IARC scientists are also responsible for much of this controversy as they immediately initiated a lobbying campaign to ban glyphosate in Europe on the basis of IARC’s findings. Many of the scientists authored an advocacy piece arguing for the European Union to reject EFSA’s independent conclusions. EFSA studied glyphosate both before and after IARC’s decision and determined that glyphosate did not pose a cancer hazard.
IARC’s Influence on U.S. EPA and Other Agencies
While conducting a routine evaluation of glyphosate, the EPA published a risk assessment report by its Cancer Assessment Review Committee (CARC) in April 2016. CARC is the authoritative body for EPA to determine whether registered substances pose a risk of cancer and has conducted past reviews on glyphosate and numerous other substances. This report, marked final as of October 2015 and signed by all 13 of its authors, concluded that glyphosate is not likely to be carcinogenic to humans. Days later, this report was suddenly taken down from the website, with EPA claiming that it was somehow not final. EPA Administrator Gina McCarthy confirmed that the lead author of the CARC report, Jesudoss Rowland, retired in May 2016 – shortly after the CARC report was posted and taken down.
According to IARC, two EPA scientists participated in writing IARC’s Monograph 112: Mathew Martin and Peter Egeghy. While Administrator McCarthy has denied that EPA staffers directly participated on the glyphosate issue with IARC, emails (link1, link2) obtained by the House Science Committee show that both Martin and Egeghy were in fact active participants in the IARC Monograph on glyphosate. Accordingly, Congress has raised questions about the divide within the Agency.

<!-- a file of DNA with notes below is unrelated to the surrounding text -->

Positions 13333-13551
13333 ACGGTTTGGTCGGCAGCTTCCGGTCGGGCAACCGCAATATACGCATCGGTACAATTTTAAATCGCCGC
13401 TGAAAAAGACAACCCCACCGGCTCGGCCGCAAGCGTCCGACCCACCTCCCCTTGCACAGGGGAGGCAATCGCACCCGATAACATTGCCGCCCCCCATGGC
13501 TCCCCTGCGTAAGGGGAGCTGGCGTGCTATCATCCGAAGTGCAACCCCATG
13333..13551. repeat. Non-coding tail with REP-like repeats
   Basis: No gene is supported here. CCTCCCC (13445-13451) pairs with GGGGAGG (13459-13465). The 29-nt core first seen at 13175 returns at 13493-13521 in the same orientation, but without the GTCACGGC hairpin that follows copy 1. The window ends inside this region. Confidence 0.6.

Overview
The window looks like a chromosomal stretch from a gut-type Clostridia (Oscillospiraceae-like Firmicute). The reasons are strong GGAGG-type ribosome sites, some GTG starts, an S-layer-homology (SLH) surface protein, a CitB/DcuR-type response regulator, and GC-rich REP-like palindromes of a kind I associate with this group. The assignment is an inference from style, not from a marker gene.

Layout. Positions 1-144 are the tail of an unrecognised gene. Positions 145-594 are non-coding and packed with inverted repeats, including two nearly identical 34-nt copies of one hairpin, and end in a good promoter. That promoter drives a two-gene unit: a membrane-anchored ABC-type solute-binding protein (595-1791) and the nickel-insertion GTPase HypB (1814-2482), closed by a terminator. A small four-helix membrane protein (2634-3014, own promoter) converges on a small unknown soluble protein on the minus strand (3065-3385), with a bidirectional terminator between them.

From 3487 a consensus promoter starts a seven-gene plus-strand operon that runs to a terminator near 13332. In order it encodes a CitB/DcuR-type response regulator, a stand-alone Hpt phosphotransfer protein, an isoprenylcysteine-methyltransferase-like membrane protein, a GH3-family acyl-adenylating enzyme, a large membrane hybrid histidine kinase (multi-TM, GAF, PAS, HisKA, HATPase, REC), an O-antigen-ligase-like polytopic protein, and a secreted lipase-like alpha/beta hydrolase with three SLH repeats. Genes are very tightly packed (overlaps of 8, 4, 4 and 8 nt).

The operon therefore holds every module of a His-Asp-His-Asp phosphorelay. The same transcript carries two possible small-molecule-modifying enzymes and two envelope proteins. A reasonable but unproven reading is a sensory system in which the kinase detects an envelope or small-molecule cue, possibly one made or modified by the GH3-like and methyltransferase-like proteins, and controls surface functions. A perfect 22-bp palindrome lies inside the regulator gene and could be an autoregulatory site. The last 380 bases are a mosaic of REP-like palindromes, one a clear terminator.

In July 2016, EPA noticed its intention to form a Scientific Advisory Panel (SAP) to review glyphosate in October. On October 14, 2016, the EPA announced that the panel meeting, scheduled for October 18-21, 2016, was being postponed “due to recent changes in the availability of experts for the peer review panel.” On November 15, 2016 EPA confirmed that that one panelist, Peter Infante, was dismissed from the panel and nominated additional members. The SAP panel is scheduled to meet in December 2016.
The IARC Monograph is the only reason given by the Agency to deviate from normal procedure. As part of the SAP process, EPA’s Office of Pesticide Programs released its Evaluation of Carcinogenic Potential of Glyphosate in September 2016, which expanded on the earlier CARC research, concluding that “the available data at this time do not support a carcinogenic process for glyphosate.” Additionally, EPA was highly critical of all eight studies that were cited and/or referenced in the Monograph 112 press release. EPA also deemed seven studies cited in Monograph 112 as “low quality” — including two of the primary studies used by IARC to make its glyphosate determination.
In addition to EPA’s activity on glyphosate, the Centers for Disease Control and the National Toxicology Program (NTP) are now both initiating their own duplicative inquiries of glyphosate. NTP has twice completed studies that found no indication that glyphosate causes cancer.
This confusion, coupled with the importance of the herbicide to U.S. agriculture, has triggered bipartisan inquiries into EPA’s review of glyphosate and the National Institute of Health’s (NIH) funding of IARC (which totaled $39 million from 1992-2006). Below is a list of actions taken by House and Senate leaders: